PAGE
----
LHSC BY THE NUMBERS:

147: Current enrollment in the Early Learning Center (ages 6 weeks thru Kindergarten).

1100: Families served through its Audiology and Speech Language Therapy Program. Of this number, 25% are adults who are receiving services through the Center’s audiology program for hearing and healthcare speech/language programs.         

66: Counties served (both children and adults). Also shares a strong partnership with the University of Kentucky’s ENT Office.

LHSC Programs

Hearing and Hearing Device Services for all ages: Testing, middle ear evaluations, hearing device evaluations and consultations.

Pediatric Cochlear Implant services: Speech perception assessments, implant consultation and education, auditory and verbal therapy.

Speech Services: Language evaluations, listening & spoken language therapies, parent education & support, early intervention collaborations.

Training Opportunities for School Systems: Information on Cochlear implants, amplification devices (FM systems, sound fields, hearing devices, etc.). 

LHSC’s Early Learning Center offers language enriched educational programs:

Early childhood Day School: for infants through 3 year olds.

Dedicated preschool and kindergarten programs for children with hearing loss and communication delays:

Preschool classrooms for community children; 

Full day kindergarten program;

Specialized language stimulation summer camps.

Lexington Hearing & Speech Center’s Developmental Milestone Check List 

(NOTE: If you think your child or a child in your care may have hearing or language issues, first have them evaluated by your health care provider).

Birth to 3 months: “Coo’s and gurgles”; is startled by loud sounds;  makes eye contact briefly.

4 to 6 months: Babbling begins; smiles in response to speech being heard; looks in response of his/her name being spoken.

7 to 9 months: Uses a wide variety of sound combinations; understands “no”, “bye-bye”, etc. Shouts to attract attention.

10 to 13 months: Uses consonants and vowels in vocal play. Closes mouth without drooling; may pronounce a first word; will give toy or other object back in a play environment.

18 months: Uses all vowels and consonants in jargon; basically unintelligible, with the exception of a few (3-20) recognizable words; follows simple one-step commands; says “all gone” and asks for “more”.

2 years of age: Words are approximately 65% intelligible; uses approximately 50 words recognizably; uses two-word phrases; refers to self by name.

3 years of age: Speech is approximately 80% intelligible; uses 500 words; comprehends up to 900 words; can ask a simple question; will listen to 20 minute stories.

4 years of age: Becoming very intelligible in connected speech; uses and comprehends 1000-1500+ words; carries on long detailed conversations;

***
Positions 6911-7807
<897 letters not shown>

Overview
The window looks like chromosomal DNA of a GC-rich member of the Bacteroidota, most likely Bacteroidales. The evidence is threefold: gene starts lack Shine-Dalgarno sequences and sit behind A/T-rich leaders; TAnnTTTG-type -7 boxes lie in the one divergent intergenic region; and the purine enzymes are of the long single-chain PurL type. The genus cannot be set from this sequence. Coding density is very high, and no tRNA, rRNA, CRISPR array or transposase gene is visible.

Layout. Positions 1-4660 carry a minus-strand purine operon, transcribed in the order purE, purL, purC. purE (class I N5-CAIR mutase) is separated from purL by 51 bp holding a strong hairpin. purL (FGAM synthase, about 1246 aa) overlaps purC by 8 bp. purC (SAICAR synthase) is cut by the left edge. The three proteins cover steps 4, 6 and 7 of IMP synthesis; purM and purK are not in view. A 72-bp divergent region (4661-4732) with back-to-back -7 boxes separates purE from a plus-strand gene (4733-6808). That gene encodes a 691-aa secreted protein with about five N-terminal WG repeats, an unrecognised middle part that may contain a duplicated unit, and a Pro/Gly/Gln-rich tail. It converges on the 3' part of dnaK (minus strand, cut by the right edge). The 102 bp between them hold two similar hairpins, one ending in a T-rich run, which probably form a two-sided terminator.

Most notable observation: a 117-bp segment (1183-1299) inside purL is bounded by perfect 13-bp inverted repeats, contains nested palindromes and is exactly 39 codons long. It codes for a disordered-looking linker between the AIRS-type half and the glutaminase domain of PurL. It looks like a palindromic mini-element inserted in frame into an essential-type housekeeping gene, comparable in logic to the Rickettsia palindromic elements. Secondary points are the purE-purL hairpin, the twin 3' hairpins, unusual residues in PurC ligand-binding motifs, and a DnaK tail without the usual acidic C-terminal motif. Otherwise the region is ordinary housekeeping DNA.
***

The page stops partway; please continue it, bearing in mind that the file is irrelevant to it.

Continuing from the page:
combines 4 to 5 words in a sentence.

5 years of age: Most consonant sounds used consistently and accurately; combines 5 to 8 words in sentences; classifies things according to form, color or use; tells long stories accurately; counts two or more objects.  

Across several decades, this organization has been helping Kentucky children to overcome hearing and speech impairments. The not-for-profit organization uses the listening & spoken language approach for children with hearing loss. Those who develop spoken and written skills are armed with abilities they need to communicate effectively. According to Ansley, “When a child with hearing impairments leaves LSHC for “big school”, he or she will do so with the skills they will need for a lifetime of learning.”

LHSC is recognized as Kentucky’s leader in listening and spoken language communication approaches and education. The organization offers language enriched classroom activities, individualized education plans and parental involvement, which all come together to provide a positive, profound and productive learning experience. 

For additional information on LHSC and its commitment to caring, please contact: Marcey Ansley, Executive Director, or Allison Kerschbaum, Family Service Coordinator at 859-268-4545 v/TTY.  


Summer Language Stimulation Camps

If you are a parent of a child 3-6 years of age and you’re looking for an amazing specialty summer camp for children with hearing loss or speech language delays, consider enrolling him or her in the LHSC’s Language Stimulation Camp! Sessions begin the week of June 1, and will be offered on a first-come basis, thru the end of July. Camp times will vary from 8:30-11:30 am, or 12:30-3:30 pm- Monday through Friday.

Campers are required to be receiving audiology and/or speech language help, not necessarily through the LHSC. These Language Stimulation Camps are a collaborative program between the organization’s education, Early Learning center, and Speech/Language Therapy Programs. Camp leaders include preschool teachers with certifications in deaf/hard-of-hearing and early childhood education, and are licensed and certified through the Commonwealth of Kentucky and several LHSC speech-language pathologists.

Registration is limited in each camp session. If you are interested in having your child participate in this fun summer session, please contact Allison Kerschbaum, [email protected], or Ken Smart, Education Director, [email protected] or call 859-258-4564 v/TTY .

 


Posted on 2015-05-25 by Mary Ellen Slone
Advertisement